worthy of being pleased; and everyone who is noble-hearted takes pleasure at making others happy; everyone who is just rejoices at upholding justice and at winning the gratitude of those whose rights are vindicated by punishing the deserving; and every skilful craftsman takes pride in exhibiting his work, at its functioning as he hoped it would function, and at its giving the desired results.
Thus, each of the above-mentioned principles is a fundamental rule which is in force throughout the universe and the world of mankind. Three examples demonstrating that these rules function in the divine names have been explained in the Third Stopping Place of the Thirty-Second Word. It is appropriate to write a summary of them at this point, so we say the following:
For example, an extremely kind, generous, munificent, noble-hearted person who embarks the poor and needy on a large ship, gratifies them with banquets and bounties and sails it in the seas around the world, will watch them happily since he is superior to them, take pleasure at those needy people’s gratitude, rejoice and be pleased at their taking pleasure, and feel proud.
If someone who is merely a distribution official takes such pleasure and delight at holding an insignificant banquet, consider the following: the Ever-Living and Self-Subsistent One embarks all animals and men and countless angels, jinn and spirit beings on the ship of the earth, which is a vessel of that All-Merciful One; He spreads the face of the earth before them as a dominical table laden with varieties of foods, and with delights and sustenance for all the senses; he causes those needy, thankful, grateful and happy creatures to sail the regions of the universe, and not only makes them happy in this world with all these bounties but also makes the bounties tables in the unending banquets in the Paradises of the Eternal Realm. It is therefore the meaning of dominicality alluded to by the divine qualities resulting from the thanks, gratitude, joy and delight of those creatures which look to the Ever-Living and Self-Subsistent One, which we are powerless and not permitted to express, like holy pleasure, sacred pride, and hallowed delight that necessitate this constant activity and ceaseless creativity.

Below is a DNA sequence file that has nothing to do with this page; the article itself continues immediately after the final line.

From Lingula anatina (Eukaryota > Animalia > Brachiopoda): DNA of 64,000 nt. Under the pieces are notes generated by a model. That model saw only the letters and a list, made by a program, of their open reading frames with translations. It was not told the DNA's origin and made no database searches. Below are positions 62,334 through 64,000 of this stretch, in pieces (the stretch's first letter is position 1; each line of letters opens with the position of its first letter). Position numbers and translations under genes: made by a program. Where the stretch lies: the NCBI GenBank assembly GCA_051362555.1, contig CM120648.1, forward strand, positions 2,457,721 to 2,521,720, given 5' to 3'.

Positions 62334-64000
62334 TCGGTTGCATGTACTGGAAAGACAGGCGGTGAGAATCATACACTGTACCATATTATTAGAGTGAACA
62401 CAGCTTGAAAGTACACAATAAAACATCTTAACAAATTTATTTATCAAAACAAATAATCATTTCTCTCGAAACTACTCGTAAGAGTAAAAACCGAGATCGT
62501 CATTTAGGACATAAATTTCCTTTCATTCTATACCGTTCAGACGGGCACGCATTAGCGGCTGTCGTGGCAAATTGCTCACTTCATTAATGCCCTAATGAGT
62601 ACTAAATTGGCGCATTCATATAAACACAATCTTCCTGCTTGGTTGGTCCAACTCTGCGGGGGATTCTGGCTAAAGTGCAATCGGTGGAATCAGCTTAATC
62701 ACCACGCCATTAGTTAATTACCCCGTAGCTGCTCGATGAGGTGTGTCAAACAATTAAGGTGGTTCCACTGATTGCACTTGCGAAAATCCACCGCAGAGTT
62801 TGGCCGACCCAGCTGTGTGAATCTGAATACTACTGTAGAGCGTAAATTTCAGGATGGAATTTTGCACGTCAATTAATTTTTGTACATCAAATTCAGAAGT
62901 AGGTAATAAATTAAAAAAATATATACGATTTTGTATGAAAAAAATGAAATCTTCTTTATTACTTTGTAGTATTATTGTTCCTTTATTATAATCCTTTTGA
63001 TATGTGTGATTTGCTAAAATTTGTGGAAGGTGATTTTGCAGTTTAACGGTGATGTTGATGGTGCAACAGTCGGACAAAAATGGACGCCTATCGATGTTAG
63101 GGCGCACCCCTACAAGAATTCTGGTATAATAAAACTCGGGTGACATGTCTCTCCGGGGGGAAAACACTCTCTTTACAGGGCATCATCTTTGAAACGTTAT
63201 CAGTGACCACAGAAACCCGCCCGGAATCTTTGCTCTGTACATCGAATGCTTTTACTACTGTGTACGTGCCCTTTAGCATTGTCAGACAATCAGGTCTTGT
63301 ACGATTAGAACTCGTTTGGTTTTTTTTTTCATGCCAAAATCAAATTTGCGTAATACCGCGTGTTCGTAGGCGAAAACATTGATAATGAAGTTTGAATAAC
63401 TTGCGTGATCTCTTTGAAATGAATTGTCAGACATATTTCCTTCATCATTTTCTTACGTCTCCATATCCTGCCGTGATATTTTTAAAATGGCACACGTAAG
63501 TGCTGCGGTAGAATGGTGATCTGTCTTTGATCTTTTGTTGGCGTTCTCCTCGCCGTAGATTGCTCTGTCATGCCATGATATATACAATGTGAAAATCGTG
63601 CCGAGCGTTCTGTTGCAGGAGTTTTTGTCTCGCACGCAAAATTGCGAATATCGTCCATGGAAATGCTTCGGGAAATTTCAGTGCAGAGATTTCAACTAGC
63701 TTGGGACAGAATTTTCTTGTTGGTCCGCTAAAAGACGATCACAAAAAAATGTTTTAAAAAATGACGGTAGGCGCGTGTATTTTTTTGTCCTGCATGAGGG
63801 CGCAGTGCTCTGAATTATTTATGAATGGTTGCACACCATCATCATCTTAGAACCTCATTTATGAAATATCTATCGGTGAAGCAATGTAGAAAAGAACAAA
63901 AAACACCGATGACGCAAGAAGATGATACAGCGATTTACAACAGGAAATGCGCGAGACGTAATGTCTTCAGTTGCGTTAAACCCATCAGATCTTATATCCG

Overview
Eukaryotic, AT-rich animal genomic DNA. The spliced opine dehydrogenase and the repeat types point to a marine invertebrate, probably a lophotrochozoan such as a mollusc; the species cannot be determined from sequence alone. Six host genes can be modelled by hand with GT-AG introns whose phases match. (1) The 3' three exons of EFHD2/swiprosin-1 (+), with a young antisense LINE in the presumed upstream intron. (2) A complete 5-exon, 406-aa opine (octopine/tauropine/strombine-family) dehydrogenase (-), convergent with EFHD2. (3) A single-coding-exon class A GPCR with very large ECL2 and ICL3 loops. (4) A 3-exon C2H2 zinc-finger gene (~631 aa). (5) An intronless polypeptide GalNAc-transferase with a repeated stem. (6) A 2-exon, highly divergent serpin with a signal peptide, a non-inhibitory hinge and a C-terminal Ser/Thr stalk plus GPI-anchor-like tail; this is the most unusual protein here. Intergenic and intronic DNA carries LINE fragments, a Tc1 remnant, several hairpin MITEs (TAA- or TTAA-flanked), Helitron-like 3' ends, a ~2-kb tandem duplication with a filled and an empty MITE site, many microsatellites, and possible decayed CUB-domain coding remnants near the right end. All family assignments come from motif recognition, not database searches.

And for example, if a skilful craftsman builds a gramophone that requires no records and it plays just as he wishes, how proud and delighted he will be; he will say to himself: “What wonders God willed!” Seeing that an insignificant piece of art in which there is no true creation engenders a feeling of such pride and pleasure in the craftsman’s spirit, then consider the following: